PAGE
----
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South Florida's Housing Crisis Leaves Behind Ghost Towers

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CityPlace South Tower was part of the building frenzy in West Palm Beach — a city that, according to annual census estimates, issued building permits for 9,000 residential units from 2002 to 2007, more than double the number issued in the previous six years. City leaders were trying to revive downtown shops and reap millions of dollars in tax revenue. "The city is on fire," Mayor Lois Frankel said excitedly in 2004. "All of a sudden, it is going to be a boom. There is going to be a huge transformation in the next few years."

Condos at CityPlace South Tower were supposed to sell for $500,000 to $800,000. According to property appraiser records, 37 of the 420 condos have been sold. But there's no way to know how many of those buyers actually live in the building or which units the developer, Related Group, has simply decided to rent out. Just like at Tao, some buyers have filed lawsuits trying to get their deposits back. A local real estate consultant, Christina Morrison Pearce, recently proposed converting the building into a hotel to support its neighbor, the Palm Beach County Convention Center. But Pearce says the mortgage on the building is still too high for her buyers, and county leaders were not eager to embrace the idea.

Leah Weatherspoon, a spokesperson for Related Group, said she would answer only emailed questions for this article. Then she did not respond to the email New Times sent.

"It's quiet, you know what I mean?" the valet, Patterson, says. "You get to use all the amenities you want."

Saved by the Highest Bidder: Radius, Hollywood

Sara Gordon is convinced she got an amazing deal. The 28-year-old went hunting for her first house three months before the stock market crashed. She paid $300,000 for a two-bedroom condo with views of the Atlantic Ocean and the ArtsPark in downtown Hollywood.

"It's supercool," she says, as she heads out one evening near Young Circle. Along with the rooftop pool, the home theater, and the restaurants in walking distance, she found the ultimate perk: "I have Starbucks in my building."

This kind of enthusiasm is what investors had in mind when 200 people camped out on the street five years ago to buy homes in Radius. The 311-unit pair of curved white towers was to be the first large residential development along Young Circle in three decades. The City of Hollywood, which was trying to ditch its scrappy, working-stiff reputation and attract more Boca-style residents downtown, chipped in $11 million in incentives for the project.

In 2006, then-Mayor Mara Giulianti was a cheerleader for Radius and other high-end condos, which put to shame the faded, Three's Company-era apartments and cheap motels that had stood near Young Circle for years. By contrast, the new developments were heralded as beacons of luxury that would draw hordes of clean-cut yuppies. "Certainly there aren't a zillion people knocking on our doors to stick anything on U.S. 1," she said at the time. "Certainly not with stainless steel and granite tops. I think it brings energy, and I think it brings young people who love this type of living."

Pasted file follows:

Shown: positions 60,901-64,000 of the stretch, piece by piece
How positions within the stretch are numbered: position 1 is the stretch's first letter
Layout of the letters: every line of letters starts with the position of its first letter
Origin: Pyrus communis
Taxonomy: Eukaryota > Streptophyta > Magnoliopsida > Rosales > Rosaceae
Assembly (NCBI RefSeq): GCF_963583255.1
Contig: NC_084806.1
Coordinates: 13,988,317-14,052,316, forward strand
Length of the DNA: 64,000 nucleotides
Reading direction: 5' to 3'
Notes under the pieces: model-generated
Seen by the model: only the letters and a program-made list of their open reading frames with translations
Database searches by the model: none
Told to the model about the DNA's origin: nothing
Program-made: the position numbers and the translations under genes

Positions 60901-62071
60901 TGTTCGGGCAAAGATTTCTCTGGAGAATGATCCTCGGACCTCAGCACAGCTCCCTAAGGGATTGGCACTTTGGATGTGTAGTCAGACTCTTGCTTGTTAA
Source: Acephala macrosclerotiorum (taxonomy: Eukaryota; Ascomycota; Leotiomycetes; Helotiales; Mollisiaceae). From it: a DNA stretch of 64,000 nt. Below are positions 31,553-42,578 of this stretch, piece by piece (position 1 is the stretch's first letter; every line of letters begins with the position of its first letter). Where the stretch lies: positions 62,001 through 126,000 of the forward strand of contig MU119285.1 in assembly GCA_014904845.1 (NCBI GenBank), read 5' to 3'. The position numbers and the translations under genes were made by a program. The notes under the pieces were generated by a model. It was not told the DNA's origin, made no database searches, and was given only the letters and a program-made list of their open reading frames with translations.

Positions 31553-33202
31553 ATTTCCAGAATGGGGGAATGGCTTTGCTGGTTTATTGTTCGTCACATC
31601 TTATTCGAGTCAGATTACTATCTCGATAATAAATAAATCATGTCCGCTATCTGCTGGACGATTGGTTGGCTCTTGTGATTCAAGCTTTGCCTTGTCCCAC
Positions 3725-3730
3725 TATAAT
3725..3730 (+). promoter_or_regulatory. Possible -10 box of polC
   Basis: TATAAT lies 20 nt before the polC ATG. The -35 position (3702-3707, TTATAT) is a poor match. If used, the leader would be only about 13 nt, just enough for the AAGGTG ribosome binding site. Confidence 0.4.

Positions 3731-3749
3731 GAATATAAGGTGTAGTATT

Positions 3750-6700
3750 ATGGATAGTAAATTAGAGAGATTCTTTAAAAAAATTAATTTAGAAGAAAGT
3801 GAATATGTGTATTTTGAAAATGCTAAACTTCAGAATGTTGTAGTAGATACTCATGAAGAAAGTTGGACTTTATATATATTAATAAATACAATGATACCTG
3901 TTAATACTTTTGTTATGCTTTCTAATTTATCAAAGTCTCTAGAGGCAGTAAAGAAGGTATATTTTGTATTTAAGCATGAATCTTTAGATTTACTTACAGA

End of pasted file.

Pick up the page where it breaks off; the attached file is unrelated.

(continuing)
The plan worked — sort of. Plenty of young people such as Gordon live near Young Circle, but they are more Publix shoppers than moneyed socialites. Meanwhile, Radius has given up selling glamour in favor of selling anything at all.

"You've got to redefine success," says Andrew Gardner, vice president of condo operations for Lane Co., which partnered with Hollywood developer FIRM Realty to build Radius. "Success right now, for any developer, is to get rid of its inventory at a number that allows it to fight another day."

In fact, Radius was one of the lucky ones. It was approved for occupancy in December 2007, and 190 of the original buyers closed their deals before the real estate market collapsed, Gardner says. After that, his company's strategy was to sacrifice profits in the name of survival. Last November, Lane auctioned off 40 Radius units at prices that began as low as $90,000. This helped the company find out exactly what buyers were willing to pay, which in some cases was half the original price. "Compared to three years ago, no, it's a bloodbath," Gardner admits.

He estimates the building is only about 64 percent occupied — and that includes renters and seasonal residents. But he says 85 percent of the units have been sold and closed, and that makes Radius seem positively miraculous compared to competitors such as Tao and CityPlace South Tower.

Of course, not every detail of life at Radius is worth celebrating. Gordon pays $740 a month in maintenance fees, a price she believes is "compensating for the unsold units." (Gardner says this is simply how much the amenities cost.) The building has even started charging residents for valet parking.

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Lisa Rab
Contact: Lisa Rab

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